Why twin peaks will smooth the car boom

Record attendance at the Motor Show signals soaring car sales. Tom O’Sullivan asks how twice-yearly registration will affect the August rush.

There are 12 months in every year to buy a car. Yet the UK car industry is still geared to selling 25 per cent of its annual volume, over 500,000 vehicles, in one month – in fact, in about three days at the start of August.

Logistically it puts pressure on all aspects of the manufacture and distribution for the car industry – from getting the cars off the production line to supplying dealers and then storing the vehicles.

It also forces some manufacturers to falsely inflate their August sales figures by registering cars that have not actually been sold because no marketing or sales director at a car maker can afford a “bad” August. In short, the August 1 date distorts the market, which means that months such as July and September are comparatively barren.

Additionally, car marketing and media buying are artificially geared to a single month, adding to media inflation and reducing manufacturers’ room for manoeuvre.

In truth, the situation has begun to change with cars now as likely to be launched in March, such as the Peugeot 406 last year, which means that marketing spends are more evenly spread across the year. Next year will see the new Vauxhall Astra launched in March or April, a single launch for the Ford Cougar, and a Ford Escort replacement hit the market in the autumn.

But June, July and August remain the key months for TV ad spend. “There is an attitude in the motor industry which says no matter how bad a year I am having, August will be a stormer,” says a source at one manufacturer. “That is no way to run a modern distribution industry.”

The industry, which gathers this week for the bi-annual London Motor Show, is on an up. Total sales for 1997 are expected to top 2 million cars, over 400,000 people will visit the Motor Show in the next ten days and they will see over 500 models displayed – some new, some revamped, but all destined for the UK market within the next year.

Adding to that happy picture is the industry’s expectation that the Government will announce the ending of the August registration system before the year is out.

The Department of Transport consulted the motor industry earlier this year. A decision on the future structure is now awaited from a quartet of departments: Transport, the Home Office, the Treasury – because it will cost money – and Trade & Industry. There could be an announcement as early as next month’s Budget.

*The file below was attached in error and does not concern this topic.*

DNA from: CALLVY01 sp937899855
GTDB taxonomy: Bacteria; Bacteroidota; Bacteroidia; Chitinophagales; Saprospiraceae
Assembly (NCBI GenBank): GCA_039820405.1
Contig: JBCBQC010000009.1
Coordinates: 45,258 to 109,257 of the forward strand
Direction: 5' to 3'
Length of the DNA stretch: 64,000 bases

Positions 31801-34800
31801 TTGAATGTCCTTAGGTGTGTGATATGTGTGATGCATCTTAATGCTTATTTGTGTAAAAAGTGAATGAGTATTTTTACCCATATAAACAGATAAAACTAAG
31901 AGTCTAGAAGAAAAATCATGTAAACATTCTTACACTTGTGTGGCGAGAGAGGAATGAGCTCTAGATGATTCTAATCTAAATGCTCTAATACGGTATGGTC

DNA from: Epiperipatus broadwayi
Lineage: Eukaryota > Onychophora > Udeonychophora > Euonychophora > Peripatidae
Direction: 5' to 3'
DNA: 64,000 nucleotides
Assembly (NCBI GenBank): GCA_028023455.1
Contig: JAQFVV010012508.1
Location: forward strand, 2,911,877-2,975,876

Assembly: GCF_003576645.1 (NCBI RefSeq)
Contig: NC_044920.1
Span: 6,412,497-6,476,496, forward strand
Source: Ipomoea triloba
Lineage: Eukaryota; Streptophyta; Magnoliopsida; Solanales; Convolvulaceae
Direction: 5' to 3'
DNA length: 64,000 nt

“There have been discussions between the departments,” says a Whitehall spokeswoman, “but there has been no decision about which system or how soon it will be implemented.” While the type of system has to be decided there is no longer any doubt that change is on the way. And nobody now believes it will damage total sales.

The Society of Motor Manufacturers & Traders (SMMT) has long argued for twice-yearly registrations, in March and September. Some manufacturers including Toyota have argued for a more radical change, with four registrations eventually leading to a complete phasing out of any identifying letters or numbers.

“We feel that twice-yearly is an improvement,” says Toyota spokes-man Scott Brownlee, “but we would like to see no year identification and the removal of all artificial incentives.

“If it is only reduced to two dates, dealers will still concentrate on those two, because the industry has grown up with that attitude. A lot of advertising has nothing to do with August. But even trying to market something out of that period is difficult, because the August rush takes people out of the market for months and affects buying decisions.”

Ironically, one of the main barriers to greater car buying at other times of the year, once the August rush has been banished to history, could be psychological.

“It is likely that you will still see a sales peak in August for two or three years,” says Phil Teeman, board director at Ogilvy & Mather’s The Network, which handles media buying for Ford. “There will be a number of finance schemes that will have to run their course, and after 30 years it will take consumers a little while to adjust.

“In media buying terms there will be a greater need for manufacturers to develop communications platforms exploiting the opportunities that media owners increasingly offer.” Car makers are developing plans for sponsorship, direct marketing and most are also looking at the implications of digital TV.

The most likely scenario will be a switch to two annual registrations in 1999. In theory it should reduce marketing costs, along with those for distribution and manufacturing. But with the UK market showing little sign of giving up its title as the most competitive in Europe, it is difficult to see how the industry is going to get out of a cycle of spiralling costs that has seen annual marketing spend in the UK rise above 600m.


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